The Witches opens on a positive note, with an uneasy scare that leaves you wanting to see just what comes next. As voodoo drums bang on the soundtrack, Gwen and two petrified men quickly try to close up shop before a witch doctor and his followers can come bursting through the door to cast his awful spells. It’s intense enough and it leads you to believe that Frankel will be able to handle to the really creepy stuff with equal amounts of gusto. This sequence is grossly misleading. The Witches then switches over to mystery and suspicion as Gwen settles into her scenic new home. The scary stuff starts out small, with a strange occurrence here and there. There is Ronnie’s chilling story about Granny Rigg putting Linda’s hand in a clothes ringer and there is Granny Rigg encouraging a cat to follow Gwen home, all little things that suggest that there might be a sinister side to this seemingly happy community. Where Frankel really starts to botch it is when the bigger scares start to emerge. In one of the sillier moments, he zooms his camera in repeatedly on Gwen’s terrified expression, all while exaggerated music screams at us to react. This jolt doesn’t work, and it makes you wish that he had handled it with the same sort of casual style that he handled the first half.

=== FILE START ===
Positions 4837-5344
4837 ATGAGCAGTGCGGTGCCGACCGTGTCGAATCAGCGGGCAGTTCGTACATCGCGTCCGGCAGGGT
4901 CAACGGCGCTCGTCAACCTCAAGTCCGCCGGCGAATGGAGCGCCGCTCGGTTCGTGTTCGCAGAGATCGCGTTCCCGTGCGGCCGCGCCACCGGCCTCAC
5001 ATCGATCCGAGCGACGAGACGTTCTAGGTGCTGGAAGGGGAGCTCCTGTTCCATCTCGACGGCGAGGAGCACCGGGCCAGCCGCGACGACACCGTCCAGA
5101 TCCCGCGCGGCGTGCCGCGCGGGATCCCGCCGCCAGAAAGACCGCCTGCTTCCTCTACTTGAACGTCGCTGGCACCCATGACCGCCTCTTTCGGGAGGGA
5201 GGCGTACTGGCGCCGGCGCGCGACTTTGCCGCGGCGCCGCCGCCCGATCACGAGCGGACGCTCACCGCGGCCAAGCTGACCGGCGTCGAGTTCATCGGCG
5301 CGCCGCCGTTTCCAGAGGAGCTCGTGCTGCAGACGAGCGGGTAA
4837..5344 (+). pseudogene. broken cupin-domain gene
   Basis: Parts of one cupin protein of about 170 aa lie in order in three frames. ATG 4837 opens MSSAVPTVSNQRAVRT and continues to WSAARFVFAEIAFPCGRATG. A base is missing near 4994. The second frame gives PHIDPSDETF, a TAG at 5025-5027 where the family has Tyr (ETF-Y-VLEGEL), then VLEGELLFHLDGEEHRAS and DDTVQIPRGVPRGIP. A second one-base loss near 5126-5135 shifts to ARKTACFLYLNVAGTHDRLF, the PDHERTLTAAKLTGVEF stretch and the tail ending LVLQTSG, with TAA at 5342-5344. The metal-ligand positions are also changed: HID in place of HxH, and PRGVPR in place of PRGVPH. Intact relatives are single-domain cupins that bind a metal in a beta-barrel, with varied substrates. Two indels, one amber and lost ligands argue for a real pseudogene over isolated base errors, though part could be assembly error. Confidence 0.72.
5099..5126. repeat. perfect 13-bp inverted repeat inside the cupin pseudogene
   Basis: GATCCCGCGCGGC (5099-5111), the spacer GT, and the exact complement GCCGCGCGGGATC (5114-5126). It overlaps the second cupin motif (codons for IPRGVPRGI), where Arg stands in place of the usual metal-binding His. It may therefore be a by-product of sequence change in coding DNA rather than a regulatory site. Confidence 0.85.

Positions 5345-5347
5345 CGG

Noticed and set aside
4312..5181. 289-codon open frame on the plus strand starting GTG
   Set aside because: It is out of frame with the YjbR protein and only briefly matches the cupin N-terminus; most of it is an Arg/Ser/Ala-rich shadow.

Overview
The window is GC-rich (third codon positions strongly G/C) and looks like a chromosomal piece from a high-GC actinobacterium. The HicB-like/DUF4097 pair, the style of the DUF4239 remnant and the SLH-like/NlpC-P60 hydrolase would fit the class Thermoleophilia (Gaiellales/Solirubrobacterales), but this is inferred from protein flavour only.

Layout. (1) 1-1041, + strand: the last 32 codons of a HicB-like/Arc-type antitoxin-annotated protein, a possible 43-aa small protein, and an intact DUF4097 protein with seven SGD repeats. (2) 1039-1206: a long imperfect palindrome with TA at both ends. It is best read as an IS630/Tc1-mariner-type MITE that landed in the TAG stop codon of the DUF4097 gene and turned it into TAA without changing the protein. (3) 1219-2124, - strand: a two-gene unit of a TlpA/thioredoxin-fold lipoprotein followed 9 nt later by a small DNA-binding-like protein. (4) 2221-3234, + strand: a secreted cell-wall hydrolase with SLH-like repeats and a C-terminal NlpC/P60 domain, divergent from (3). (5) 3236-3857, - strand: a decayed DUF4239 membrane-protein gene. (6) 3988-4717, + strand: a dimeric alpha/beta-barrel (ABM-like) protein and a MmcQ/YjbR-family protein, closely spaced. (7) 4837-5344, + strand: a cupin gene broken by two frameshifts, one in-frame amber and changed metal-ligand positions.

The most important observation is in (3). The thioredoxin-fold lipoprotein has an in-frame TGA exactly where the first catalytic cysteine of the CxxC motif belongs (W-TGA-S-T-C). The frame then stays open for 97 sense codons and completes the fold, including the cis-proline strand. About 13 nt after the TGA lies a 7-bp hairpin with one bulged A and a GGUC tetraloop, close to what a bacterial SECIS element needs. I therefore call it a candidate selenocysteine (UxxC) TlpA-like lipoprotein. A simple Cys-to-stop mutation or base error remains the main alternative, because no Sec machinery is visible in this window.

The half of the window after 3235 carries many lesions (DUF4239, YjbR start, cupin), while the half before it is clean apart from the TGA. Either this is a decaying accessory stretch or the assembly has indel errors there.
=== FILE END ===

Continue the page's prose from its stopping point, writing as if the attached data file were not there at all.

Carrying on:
Where The Witches really falls apart is during the ludicrous climax that has the villagers of Heddaby performing an unintentionally hilarious ritual that finds Stephanie, the head witch, hoping to literally get inside Linda’s skin. The climax finds Frankel working in the trademark gothic atmosphere we have all come to expect from Hammer, as the ritual takes place in a muddy tomb nestled in an overgrown graveyard. Despite the atmosphere, it can’t cover for the bizarre dance routines, the overacting, the fully clothed orgy that appears to take place, or the fact that the ritual can be stopped in the most nonsensical way possible. It’s not frightening by any stretch of the imagination and we certainly don’t fear for any of our protagonists. There is also the fact that it seems to be completely out of place when joined to the rest of the film, which worked hard to establish a subtler approach to the material. Had Frankel decided not to have the villagers hop around and rub up against each other like dogs, the ritual may have taken on a spookier vibe. He even could have cut a few of the lights he has shining down on the action to give the events taking place a bit of an ominous vibe. Sadly, he doesn’t and as a result he destroys his entire picture.